Court rules for national church in dispute with congregation
ATLANTA (Reuters) - An historic church building in the city of Savannah belongs to the national Episcopal Church, not a breakaway congregation that left the national church following the naming of an openly gay bishop in New Hampshire, the Georgia Supreme Court said on Monday.
Christ Church, the oldest Episcopal church in Georgia, was founded in 1733, when James Oglethorpe, an English general, designated the property on Bull Street as a place of worship, the state Supreme Court said.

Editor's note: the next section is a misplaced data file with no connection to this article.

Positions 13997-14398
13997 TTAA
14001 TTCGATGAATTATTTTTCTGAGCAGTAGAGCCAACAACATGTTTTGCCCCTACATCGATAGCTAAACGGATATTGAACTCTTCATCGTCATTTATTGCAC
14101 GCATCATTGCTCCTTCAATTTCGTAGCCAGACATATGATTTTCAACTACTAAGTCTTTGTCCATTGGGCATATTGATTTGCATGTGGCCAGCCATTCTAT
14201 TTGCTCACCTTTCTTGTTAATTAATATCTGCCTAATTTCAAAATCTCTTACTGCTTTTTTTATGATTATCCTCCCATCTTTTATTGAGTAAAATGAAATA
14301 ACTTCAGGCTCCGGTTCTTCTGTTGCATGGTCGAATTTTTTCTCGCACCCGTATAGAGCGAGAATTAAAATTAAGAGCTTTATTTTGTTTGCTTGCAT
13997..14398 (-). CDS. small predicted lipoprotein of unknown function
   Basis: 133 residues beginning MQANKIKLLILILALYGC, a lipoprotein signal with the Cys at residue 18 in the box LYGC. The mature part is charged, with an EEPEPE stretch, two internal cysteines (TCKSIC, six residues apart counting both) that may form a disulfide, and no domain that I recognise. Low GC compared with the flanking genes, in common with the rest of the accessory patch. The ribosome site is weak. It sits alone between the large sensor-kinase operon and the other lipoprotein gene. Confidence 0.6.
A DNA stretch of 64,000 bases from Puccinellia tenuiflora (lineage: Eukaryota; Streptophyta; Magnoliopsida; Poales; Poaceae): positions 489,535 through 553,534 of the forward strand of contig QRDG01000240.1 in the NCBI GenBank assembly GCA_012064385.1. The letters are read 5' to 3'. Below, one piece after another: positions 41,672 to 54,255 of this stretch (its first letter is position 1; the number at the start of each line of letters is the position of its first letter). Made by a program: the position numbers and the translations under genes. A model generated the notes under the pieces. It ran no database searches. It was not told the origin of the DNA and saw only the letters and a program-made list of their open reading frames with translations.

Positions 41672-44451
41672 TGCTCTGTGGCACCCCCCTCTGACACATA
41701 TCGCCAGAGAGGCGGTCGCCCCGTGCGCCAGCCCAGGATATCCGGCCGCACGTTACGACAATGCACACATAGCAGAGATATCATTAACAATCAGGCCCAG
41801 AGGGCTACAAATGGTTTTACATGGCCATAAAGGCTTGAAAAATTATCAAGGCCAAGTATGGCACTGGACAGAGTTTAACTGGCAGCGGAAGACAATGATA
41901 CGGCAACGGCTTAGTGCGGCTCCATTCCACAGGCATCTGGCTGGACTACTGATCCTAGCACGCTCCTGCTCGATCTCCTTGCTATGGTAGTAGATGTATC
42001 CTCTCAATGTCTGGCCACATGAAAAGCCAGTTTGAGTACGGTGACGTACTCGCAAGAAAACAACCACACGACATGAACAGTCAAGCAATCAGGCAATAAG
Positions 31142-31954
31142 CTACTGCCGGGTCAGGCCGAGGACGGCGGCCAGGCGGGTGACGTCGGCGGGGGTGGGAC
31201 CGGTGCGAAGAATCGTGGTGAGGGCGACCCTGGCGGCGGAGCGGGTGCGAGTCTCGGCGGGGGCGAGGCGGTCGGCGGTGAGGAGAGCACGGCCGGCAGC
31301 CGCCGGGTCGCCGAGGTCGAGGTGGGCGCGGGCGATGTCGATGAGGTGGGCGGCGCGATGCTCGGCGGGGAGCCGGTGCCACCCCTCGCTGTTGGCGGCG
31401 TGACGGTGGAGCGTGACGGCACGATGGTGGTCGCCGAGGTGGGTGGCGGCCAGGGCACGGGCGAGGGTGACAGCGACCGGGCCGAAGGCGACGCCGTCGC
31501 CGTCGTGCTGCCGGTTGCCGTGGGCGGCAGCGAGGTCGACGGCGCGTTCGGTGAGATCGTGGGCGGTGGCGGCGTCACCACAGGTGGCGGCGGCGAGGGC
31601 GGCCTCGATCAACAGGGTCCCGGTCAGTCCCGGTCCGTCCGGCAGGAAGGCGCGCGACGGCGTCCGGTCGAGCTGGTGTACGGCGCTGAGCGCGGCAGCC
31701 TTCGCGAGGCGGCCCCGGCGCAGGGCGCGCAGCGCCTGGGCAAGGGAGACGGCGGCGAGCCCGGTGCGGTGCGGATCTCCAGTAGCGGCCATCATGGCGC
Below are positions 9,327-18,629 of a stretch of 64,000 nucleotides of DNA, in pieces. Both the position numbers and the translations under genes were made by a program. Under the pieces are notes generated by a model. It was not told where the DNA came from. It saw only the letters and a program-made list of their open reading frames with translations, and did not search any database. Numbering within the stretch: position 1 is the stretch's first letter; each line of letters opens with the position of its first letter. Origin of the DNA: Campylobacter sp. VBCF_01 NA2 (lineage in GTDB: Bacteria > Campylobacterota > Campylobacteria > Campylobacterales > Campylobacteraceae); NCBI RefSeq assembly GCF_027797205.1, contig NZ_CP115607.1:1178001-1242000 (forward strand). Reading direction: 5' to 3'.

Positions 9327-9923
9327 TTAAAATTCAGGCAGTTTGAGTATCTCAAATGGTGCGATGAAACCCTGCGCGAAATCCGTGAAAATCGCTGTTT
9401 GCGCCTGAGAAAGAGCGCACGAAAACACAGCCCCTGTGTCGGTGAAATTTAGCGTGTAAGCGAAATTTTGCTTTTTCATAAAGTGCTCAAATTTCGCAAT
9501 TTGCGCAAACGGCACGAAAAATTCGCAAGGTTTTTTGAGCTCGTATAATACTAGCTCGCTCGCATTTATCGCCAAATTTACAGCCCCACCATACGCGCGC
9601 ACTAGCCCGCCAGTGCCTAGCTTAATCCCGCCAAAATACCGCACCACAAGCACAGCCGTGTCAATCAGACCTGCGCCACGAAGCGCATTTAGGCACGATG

When the national Episcopal Church named the Rev. Gene Robinson as its first openly gay bishop in 2007, the Savannah congregation voted to leave the national church and move under the leadership of an Anglican diocese in Uganda.
The breakaway congregation refused to give up the Savannah church building and property, valued at $3 million, prompting a lawsuit by the national church and the Georgia diocese....
comments powered by Disqus
- Hero Marine Dad Will Unleash Hell Itself If Daughter’s World History Class Says Muslims Are Real
- Historians Against the War joins peace activists in pressing Congress to support a diplomatic solutions to conflict with Iran over nukes
- Despite new hires, Yale history department retains vacancies
- African-American Professor: Reagan Did More To Help Black Education Than Obama
- Turning West, Historians Take a Wider View of Early America